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Európæa & Úniversális
in líneá

Latiné loqui disce sine molestiá!
Learn to speak Latin with ease! ¡Aprende a hablar latín sin esfuerzo!
Apprenez à parler latin sans peine! Impara a parlare latino senza sforzo! Lernen Sie latein zu sprechen ohne Mühe!


Dé vocábulís discendís

A note on language-learning

by A. Gratius G.F.V. Avitus

One thing every language-learner should have very clear from the start is that learning a language is mostly about learning its vocabulary. Grammar, which so often scares students —especially students of Latin—, pales in comparison. Despite the focus on grammar in traditional classical language teaching, and however essential it actually is, all the grammar you really need to learn in order to speak and read a language —any language, including Latin, with its daunting morphology—, can be put down in four or five pages. Of course this much does have to be memorized rather than understood, although understanding can ease the effort of memorizing the paradigms of the declensions and conjugations; but one has to remember that, at the end of the day, grammar, in any language, is a finite thing, and the essentials are ridiculously finite.

Vocabulary, on the other hand, is infinite, extravagantly infinite. It is vocabulary that occupies the thousands of pages of dictionaries. It’s lack of familiarity with the vocabulary, not with the declensions or the conjugations, that doesn’t allow you to put into Latin that idea you would like to express, or to understand that Latin text you would like to read. It’s vocabulary you need to learn if you want to learn Latin 1.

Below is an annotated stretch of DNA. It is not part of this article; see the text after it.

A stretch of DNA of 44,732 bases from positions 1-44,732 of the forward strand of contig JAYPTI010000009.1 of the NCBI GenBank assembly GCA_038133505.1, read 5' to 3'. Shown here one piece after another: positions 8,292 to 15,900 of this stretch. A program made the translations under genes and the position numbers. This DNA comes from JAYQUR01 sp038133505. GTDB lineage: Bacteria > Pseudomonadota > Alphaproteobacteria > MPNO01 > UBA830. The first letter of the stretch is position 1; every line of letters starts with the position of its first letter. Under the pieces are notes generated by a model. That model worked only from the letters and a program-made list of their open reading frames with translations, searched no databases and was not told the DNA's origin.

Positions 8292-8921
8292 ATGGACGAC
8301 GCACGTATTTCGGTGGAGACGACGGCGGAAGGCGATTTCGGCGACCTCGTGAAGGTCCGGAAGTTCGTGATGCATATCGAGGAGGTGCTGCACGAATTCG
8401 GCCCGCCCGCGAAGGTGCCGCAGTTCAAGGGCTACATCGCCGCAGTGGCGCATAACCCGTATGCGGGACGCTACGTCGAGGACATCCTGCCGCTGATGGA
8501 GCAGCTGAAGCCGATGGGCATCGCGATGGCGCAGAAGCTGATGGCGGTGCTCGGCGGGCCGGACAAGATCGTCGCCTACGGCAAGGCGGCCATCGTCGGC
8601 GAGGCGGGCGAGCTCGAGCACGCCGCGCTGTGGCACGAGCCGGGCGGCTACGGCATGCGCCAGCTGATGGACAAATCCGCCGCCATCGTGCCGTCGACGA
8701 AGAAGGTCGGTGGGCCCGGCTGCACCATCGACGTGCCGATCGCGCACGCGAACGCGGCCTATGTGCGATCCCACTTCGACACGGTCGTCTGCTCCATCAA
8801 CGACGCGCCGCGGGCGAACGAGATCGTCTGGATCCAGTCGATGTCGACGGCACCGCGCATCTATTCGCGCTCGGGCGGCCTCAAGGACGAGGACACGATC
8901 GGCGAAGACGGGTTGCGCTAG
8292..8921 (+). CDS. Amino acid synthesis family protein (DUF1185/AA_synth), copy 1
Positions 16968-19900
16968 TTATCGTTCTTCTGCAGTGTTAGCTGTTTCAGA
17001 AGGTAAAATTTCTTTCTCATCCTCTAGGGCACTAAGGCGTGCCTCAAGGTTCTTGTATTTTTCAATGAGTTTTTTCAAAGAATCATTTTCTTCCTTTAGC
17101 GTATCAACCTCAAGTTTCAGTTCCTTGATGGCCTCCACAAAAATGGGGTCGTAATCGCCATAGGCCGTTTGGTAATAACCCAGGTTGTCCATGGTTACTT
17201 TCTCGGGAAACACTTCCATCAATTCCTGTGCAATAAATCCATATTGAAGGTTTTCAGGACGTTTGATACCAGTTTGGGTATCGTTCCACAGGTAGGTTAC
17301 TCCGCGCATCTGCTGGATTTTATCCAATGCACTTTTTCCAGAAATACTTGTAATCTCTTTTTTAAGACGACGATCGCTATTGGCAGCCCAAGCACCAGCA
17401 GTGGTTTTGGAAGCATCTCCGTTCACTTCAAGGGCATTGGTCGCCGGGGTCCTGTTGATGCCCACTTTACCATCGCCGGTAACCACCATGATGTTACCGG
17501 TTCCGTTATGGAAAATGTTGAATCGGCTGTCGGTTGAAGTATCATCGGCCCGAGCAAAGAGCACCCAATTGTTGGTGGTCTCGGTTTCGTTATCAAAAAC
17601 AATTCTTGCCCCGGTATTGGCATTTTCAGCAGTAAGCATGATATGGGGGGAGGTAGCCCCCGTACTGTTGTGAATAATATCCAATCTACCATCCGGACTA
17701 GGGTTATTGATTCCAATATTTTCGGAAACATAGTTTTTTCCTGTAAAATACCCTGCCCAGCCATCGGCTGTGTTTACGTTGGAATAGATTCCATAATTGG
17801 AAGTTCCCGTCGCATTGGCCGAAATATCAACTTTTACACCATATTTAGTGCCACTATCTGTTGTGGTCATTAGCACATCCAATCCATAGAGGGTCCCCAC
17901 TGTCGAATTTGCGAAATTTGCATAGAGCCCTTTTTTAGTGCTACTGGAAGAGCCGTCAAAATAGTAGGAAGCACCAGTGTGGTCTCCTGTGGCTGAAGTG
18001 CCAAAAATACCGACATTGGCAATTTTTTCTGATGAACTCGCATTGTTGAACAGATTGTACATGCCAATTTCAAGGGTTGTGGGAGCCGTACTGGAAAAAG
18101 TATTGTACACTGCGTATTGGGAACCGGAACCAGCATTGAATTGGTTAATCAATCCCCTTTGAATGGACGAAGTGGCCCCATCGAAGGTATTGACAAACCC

Fortunately, it so happens that we, as human beings, are all programmed by nature to do just that: learn vocabulary. From a very early age we have the innate ability to listen to the sounds that words are made of and to link those sounds to concepts. There is nothing more natural to humans than that process. All we need is to listen, to be exposed to those sounds (which is what the Assimil tapes do for you), of course in a context where we can link those sounds to the concepts they refer to (which is what the Assimil book provides). That’s why just listening to the tapes (sounds) while understanding with the aid of the book (concepts) is the way to naturally learing vocabulary, and hence the language, without strenuous effort of memory.

1 Even most of grammar can be put down to vocabulary, as you don’t need to know what an adversative clause is in order to learn that the item of vocabulary ‘sed’ means just ‘but’. I for one have never learnt the dozens of different types of datives that grammar books list for you (dative of personal interest, ethical dative, dative of reference, dative of object for which, and all that jazz) in order to know that ‘consuli’ means ‘to or for the consul’ and nothing else, for that’s all I’ve ever needed to know about the dative in order to speak and read Latin with complete fluency.